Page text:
Unfortunately, “good enough” caching looks complicated:

Example Queries:

  SELECT * FROM address WHERE address_id = 12;

  SELECT * FROM address WHERE address_id = 34;

  SELECT * FROM address WHERE address_id = 56;

Example Code, assuming PDO & PHP, to produce those queries using Prepared Statements with caching:

  $ids = array(12,34,56);

  $sql = “SELECT * FROM address WHERE address_id = :address_id”;

  $databaseHandle = CustomDB::getDBH();

  Cache::setStrategy(Cache_LRU::getLabel());

  $rows = array();

  if (!Zend_Registry::isRegistered(self::PREP_STMT_CACHE_KEY)) {

    Zend_Registry::set(self::PREP_STMT_CACHE_KEY, Cache::getInstance());

  }

  $preparedStatementHandle = Zend_Registry::get(self::PREP_STMT_CACHE_KEY)->get($sql);

  if (!$preparedStatementHandle) {

    $preparedStatementHandle = $databaseHandle->prepare($sql);

    // Use the sql itself as the index/hash

    Zend_Registry::get(self::PREP_STMT_CACHE_KEY)->set($sql, $preparedStatementHandle);

}

  foreach ($ids as $id) {

    $preparedStatementHandle->execute(array(‘address_id’ => $id));

    $result = $preparedStatementHandle->fetchAll();

    $rows = array_merge($rows, $result);

  }

 

How can Prepared Statements fail?

  • Prepared Statements only exist for the current session, so holding onto a handle after a session closes will lead to failures
  • Each Prepared Statement consumes a handle from the instance’s Prepared Statement pool, which is the “max_prepared_stmt_count”
  • Out Of Memory on the client side

 

Case 1:

A connection closes while a cache of Prepared Statement Handles exists

Solution:

Update your PDO wrapping class to have a __destruct method defined to clear the relevant cache of Prepared Statement Handles before calling the parent’s destruct method.

 

Case 2:

The max_prepared_stmt_count value is reached on a database

Solution:

Immediately drop all local caches of Prepared Statements and try again. If there is still an issue, activate PDO’s ATTR_EMULATE_PREPARES flag to silently convert calls of ->prepare and ->exec into standard SQL Statements.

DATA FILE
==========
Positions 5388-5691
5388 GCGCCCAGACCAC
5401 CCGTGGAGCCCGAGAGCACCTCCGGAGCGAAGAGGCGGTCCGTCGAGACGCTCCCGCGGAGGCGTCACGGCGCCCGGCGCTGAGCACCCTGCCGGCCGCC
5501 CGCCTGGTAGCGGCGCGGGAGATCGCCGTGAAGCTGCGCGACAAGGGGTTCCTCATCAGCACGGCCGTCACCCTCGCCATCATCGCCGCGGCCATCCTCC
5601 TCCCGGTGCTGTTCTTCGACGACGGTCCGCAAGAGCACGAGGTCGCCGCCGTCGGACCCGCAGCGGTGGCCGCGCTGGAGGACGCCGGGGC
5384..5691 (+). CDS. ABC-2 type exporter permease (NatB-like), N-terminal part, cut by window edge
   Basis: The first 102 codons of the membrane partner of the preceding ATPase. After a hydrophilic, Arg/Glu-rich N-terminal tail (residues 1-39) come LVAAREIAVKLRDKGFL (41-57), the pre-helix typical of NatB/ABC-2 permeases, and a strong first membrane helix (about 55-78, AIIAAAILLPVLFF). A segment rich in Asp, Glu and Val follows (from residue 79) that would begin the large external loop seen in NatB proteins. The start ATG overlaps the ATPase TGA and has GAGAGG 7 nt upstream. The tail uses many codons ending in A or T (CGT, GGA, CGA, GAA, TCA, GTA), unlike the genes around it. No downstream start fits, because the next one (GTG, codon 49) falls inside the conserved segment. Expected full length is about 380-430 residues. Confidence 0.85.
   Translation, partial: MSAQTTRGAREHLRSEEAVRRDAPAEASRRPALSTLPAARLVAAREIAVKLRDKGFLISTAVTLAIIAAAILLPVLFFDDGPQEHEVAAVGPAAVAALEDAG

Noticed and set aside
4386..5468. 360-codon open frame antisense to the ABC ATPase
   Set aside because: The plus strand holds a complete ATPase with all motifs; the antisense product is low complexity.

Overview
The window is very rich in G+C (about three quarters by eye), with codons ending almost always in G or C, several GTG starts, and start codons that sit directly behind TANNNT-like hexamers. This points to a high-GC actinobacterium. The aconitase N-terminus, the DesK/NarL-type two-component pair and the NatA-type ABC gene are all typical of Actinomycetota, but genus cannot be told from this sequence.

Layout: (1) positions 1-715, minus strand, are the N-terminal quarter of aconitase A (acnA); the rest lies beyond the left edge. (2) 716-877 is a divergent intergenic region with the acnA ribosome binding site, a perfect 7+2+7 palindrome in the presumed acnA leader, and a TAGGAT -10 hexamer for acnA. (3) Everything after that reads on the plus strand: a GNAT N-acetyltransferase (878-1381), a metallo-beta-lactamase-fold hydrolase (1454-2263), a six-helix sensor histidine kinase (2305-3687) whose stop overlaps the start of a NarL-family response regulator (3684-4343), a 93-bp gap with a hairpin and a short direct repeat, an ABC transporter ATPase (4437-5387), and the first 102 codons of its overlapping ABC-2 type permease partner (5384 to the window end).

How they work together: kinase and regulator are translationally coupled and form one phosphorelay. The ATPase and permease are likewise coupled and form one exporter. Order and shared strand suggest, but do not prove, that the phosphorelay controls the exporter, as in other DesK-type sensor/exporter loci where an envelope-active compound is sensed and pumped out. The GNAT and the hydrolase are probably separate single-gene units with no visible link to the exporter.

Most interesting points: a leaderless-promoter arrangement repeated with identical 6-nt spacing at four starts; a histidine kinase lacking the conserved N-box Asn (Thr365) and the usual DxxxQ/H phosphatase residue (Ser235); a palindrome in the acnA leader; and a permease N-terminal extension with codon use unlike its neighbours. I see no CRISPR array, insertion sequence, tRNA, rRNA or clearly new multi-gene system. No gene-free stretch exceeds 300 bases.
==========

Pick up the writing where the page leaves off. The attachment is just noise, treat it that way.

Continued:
Note:

It appears that automatic escaping is retained in this circumstance.

 

Case 3:

Out Of Memory (OOM) on the client-side.

Solution:

Reduce the Prepared Statement Handle Cache size. The cache does not have to be large if it is well managed. Even my company’s complicated webapp’s web requests do not fill a 200-statement-long FIFO cache.

 

 

Remaining Points:

  1. Monitor (ie: Nagios) Prepared_stmt_count vs max_prepared_stmt_count

  2. Monitor (ie: StatsD) the Prepared Statement Handle Cache hit, miss, and purge rate.

  3. An LRU’s extra minimal overhead is only worthwhile over a simple FIFO if your Prepared Statement Handle Cache is too small for all the queries that should be cached.
    Note: Your cache should be small due to the unbounded and invisible memory consumption of Prepared Statement Handles on the database server

  4. A best-case Prepared Statement instantiation against localhost with a simple select costs me, on average, about 300 microseconds. Pulling a handle from a cache is about 6 microseconds.

  5. Coworkers have shown me that long lists of Named Parameters (ie: “:id1, :id2, :id3, […]”) get more expensive with quantity whereas long lists of Ordered Parameters (ie: “?,?,?,[…]”) remain cheap even in large number. Numerically quantifying this slowdown will be a future post.

  6. Ordered Parameters’ values are not decoded in SHOW PROCESSLIST. Named Parameters’ values are displayed, however, which makes them, to me, far preferable. 

Finally, note that the last implementation still is not ideal: Prepared Statement Handles should be contained within a connection object for proper management (e.g.: destruct on disconnect).